SOURCE The Hershey Company
Save 10% at HersheysStore.com! Enter Code HERSHEYSAVE. Offer Expires 9/30/2011.Read More
Summer camp was the best times I had in Girl Scouts. I started going to camp at 8, continued through high school in the Counselor-in-Training program, and worked as a counselor the first summer after high school.
Want to share photos of your troop or group at camp? Contact Us!
This fantastic resource for girls on their way to camp was shared with me. It’s a free, printable packing list. Included in this article are great tips for keeping the list durable so your girls can not only make sure they have everything they need before heading off to camp, but also make sure they didn’t leave anything behind when packing to come home!Read More
This is a guest post by Janeen Vitalie-Shember from Girl Scouts of NorCal-Save Your Camps!
It started out as a group of us at a service unit team meeting lamenting – of course! What we were lamenting was that the Girl Scouts of Northern California was reviewing all of our camp properties and talking about mothballing them, or worse, selling them. And while our Council Delegate was talking about all of the questions he’d been asked to present to us, and how small the delegate participation had been on the Council-run conference calls to talk about the situation, we realized that we really didn’t have a voice at all. We realized that there were thousands of us in the Northern California Council, with a couple of dozen Council Delegates to represent us, of which only a handful had called to participate in this crucial discussion.
So like every good Girl Scout, I decided to “take action”. I set up a Facebook group – Girl Scouts of NorCal-Save Your Camps! What better way than to provide a forum for everyone to come together to share thoughts and ideas, get connected and be heard. Then I started to spread the word, starting with my Facebook friends, troop families and spreading out to all of the leaders in my service unit. Those leaders told their troop families and friends. And soon Girl Scout leaders and alums, parents and husbands, were joining the group to show their support and share their belief that our camps are a precious commodity to be preserved.
As more and more people have joined the group, it has become an easy access point for information – Marina Park is a member of the group and posts regular updates and links to Council data. We have had discussions of solutions to the maintenance “gaps” at our camps – and have seen the launch of the “Tents and Trails” campaign. It’s been exciting to read people’s stories of their own camp experiences, and their wishes for their own daughters to have the same experiences.
In a few short months the group has grown to 194 members, and there is plenty of room to grow. I’ve set the challenge – 250 members by Labor Day. So if you feel passionately about camping, the outdoors, and the Girl Scouts’ heritage of custodians of open spaces, join – post – spread the word – be heard.Read More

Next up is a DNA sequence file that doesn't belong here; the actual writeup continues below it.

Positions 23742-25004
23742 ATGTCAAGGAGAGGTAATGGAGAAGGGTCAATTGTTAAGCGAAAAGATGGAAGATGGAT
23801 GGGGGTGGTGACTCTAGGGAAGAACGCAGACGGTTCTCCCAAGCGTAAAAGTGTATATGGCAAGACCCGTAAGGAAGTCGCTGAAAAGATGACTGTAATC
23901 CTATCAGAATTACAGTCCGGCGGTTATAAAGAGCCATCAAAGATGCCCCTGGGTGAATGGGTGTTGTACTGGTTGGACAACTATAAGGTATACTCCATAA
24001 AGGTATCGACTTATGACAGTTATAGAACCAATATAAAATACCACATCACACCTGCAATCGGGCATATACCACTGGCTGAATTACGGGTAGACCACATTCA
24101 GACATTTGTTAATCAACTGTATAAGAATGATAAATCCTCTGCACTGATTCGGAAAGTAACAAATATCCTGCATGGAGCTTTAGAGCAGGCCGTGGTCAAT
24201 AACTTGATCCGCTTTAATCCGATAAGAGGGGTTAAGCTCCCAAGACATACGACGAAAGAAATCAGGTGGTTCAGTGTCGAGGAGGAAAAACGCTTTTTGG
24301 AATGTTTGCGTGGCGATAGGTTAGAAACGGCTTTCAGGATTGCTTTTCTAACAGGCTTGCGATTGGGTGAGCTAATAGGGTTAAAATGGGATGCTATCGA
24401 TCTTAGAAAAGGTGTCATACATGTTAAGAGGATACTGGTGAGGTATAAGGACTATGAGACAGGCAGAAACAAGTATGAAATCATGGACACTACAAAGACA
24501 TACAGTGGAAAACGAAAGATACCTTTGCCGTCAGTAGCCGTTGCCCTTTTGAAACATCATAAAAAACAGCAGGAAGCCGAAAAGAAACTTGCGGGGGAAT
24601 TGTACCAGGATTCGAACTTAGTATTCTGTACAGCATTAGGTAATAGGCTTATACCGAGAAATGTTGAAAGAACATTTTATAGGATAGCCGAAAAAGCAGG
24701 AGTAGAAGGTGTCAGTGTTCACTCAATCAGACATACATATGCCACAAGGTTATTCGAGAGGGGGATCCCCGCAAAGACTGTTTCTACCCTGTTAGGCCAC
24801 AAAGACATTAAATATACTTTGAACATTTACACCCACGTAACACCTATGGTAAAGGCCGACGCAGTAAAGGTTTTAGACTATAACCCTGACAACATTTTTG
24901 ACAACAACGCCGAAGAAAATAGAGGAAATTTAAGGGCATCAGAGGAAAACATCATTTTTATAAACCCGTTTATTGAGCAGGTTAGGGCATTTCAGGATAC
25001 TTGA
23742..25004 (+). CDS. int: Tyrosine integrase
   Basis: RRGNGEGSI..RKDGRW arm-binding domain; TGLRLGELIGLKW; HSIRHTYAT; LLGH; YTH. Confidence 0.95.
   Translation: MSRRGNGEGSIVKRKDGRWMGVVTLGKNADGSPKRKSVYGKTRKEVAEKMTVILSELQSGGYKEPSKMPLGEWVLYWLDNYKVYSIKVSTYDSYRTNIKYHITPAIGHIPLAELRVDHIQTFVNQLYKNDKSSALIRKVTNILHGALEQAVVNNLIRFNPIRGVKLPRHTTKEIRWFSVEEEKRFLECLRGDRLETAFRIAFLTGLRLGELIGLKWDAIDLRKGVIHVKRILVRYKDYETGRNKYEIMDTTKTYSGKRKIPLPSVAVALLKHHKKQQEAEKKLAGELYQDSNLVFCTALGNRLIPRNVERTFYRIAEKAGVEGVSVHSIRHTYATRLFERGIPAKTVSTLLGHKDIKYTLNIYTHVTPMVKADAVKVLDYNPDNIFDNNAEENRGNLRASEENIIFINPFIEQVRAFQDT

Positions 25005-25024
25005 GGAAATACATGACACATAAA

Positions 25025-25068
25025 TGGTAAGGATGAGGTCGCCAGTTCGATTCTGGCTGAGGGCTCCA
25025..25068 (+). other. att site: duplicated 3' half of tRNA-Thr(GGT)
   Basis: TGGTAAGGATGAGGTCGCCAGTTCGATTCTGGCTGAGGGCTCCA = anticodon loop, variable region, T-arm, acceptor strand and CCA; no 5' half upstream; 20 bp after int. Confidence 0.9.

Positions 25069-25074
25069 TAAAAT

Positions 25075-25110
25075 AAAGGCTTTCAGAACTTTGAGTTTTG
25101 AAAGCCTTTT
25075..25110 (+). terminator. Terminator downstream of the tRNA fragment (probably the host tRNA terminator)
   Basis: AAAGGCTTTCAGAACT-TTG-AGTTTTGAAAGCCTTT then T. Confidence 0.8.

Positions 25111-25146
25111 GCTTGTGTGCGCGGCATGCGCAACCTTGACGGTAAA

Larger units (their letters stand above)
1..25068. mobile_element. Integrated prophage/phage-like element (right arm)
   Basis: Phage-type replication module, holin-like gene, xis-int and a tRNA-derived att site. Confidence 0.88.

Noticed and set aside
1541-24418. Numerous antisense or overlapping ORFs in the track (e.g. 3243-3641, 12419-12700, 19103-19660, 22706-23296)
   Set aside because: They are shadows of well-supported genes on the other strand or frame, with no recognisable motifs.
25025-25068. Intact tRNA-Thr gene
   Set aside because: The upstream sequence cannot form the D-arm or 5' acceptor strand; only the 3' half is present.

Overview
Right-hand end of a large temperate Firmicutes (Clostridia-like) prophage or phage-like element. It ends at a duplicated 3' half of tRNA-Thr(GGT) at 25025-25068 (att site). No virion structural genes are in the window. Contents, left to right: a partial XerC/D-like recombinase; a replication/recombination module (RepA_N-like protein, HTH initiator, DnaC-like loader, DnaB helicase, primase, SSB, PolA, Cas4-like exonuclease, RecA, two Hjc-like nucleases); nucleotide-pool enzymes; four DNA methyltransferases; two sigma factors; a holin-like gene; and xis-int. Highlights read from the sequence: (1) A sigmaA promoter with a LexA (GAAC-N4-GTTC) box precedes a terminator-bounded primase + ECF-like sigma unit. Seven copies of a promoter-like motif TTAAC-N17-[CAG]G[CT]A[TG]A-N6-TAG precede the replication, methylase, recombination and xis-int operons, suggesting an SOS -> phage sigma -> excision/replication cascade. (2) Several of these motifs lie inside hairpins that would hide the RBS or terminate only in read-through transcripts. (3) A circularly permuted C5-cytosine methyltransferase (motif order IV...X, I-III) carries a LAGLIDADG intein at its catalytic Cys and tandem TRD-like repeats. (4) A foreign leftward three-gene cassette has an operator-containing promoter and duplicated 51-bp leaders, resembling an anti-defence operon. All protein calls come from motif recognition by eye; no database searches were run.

Whenever going into the great outdoors with a troop, it’s important to develop an Emergency Action Plan, or EAP. An effective EAP must be simple, easy to remember, and in writing. Y0u should make an EAP clear for all girls, volunteers, and event staff to understand. A EAP should include these general features:
- How the person who recognizes the emergency is to signal others.
- The steps each person should take in an emergency.
- The location of rescue and safety equipment.
- Actions to minimize the emergency and safely rescue any victims.
- How to call for medical assistance when needed.
- Follow up procedures for after the emergency.
All adults should be briefed in detail what to do in case of an emergency with the troop. Depending on the age of the girls, you can brief them at the same time if they’re older and can understand the details, or you may choose to brief younger girls separately using language they can more easily understand.
When you put your EAP into writing, consider including any of the applicable following sections:
- Layout of facility/environment.
- EMS personnel access and entry/exit routes.
- Location of rescue and first aid equipment.
- Location of telephones, with emergency telephone numbers posted.
- Location of keys for buildings or rooms with telephones or emergency equipment.
- Exits and evacuation routes.
- Equipment available.
- Rescue equipment.
- First aid supplies.
- Emergency equipment, such as flashlights or fire extinguishers.
- Support personnel available.
- Staff members.
- Troop leaders.
- Clerical personnel.
- Maintenance personnel.
- EMS personnel.
- Police officers.
- Fire fighters.
- Hazardous materials (HazMat) team.
- Poison control center.
- Power and gas companies.
- Health department.
- Search and rescue team.
- Staff responsibilities.
- Assign each adult a duty:
- Provide care.
- Control bystanders and troop.
- Meet EMS personnel.
- Interview witnesses.
- Assign each adult a duty:
- How and when to call 9-1-1 (or other local emergency number), and who will make the call.
- Chain of command.
- Personal to contact family/parents.
- Person to deal with media.
- Follow up.
- This includes items such as EAP documentation and evaluation.
Clearly, some of these sections do not need to be included for a day trip to a public, controlled area (such as a pool or water park). They should all be included when taking an extended trip or a trip to a more remote area, like a day hike or weekend long camping trip.
For more, read Basic Water Rescue, a booklet published by the American Red Cross.Read More